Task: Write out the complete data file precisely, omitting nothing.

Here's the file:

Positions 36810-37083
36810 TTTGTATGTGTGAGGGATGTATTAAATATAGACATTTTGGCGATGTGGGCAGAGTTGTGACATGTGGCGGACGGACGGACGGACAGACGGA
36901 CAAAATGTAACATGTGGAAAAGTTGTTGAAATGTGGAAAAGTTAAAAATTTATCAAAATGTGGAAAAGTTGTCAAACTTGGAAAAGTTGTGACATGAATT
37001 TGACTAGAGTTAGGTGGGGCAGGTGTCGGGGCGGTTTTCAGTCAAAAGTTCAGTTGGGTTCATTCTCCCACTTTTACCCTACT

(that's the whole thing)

Positions 36810-37083
36810 TTTGTATGTGTGAGGGATGTATTAAATATAGACATTTTGGCGATGTGGGCAGAGTTGTGACATGTGGCGGACGGACGGACGGACAGACGGA
36901 CAAAATGTAACATGTGGAAAAGTTGTTGAAATGTGGAAAAGTTAAAAATTTATCAAAATGTGGAAAAGTTGTCAAACTTGGAAAAGTTGTGACATGAATT
37001 TGACTAGAGTTAGGTGGGGCAGGTGTCGGGGCGGTTTTCAGTCAAAAGTTCAGTTGGGTTCATTCTCCCACTTTTACCCTACT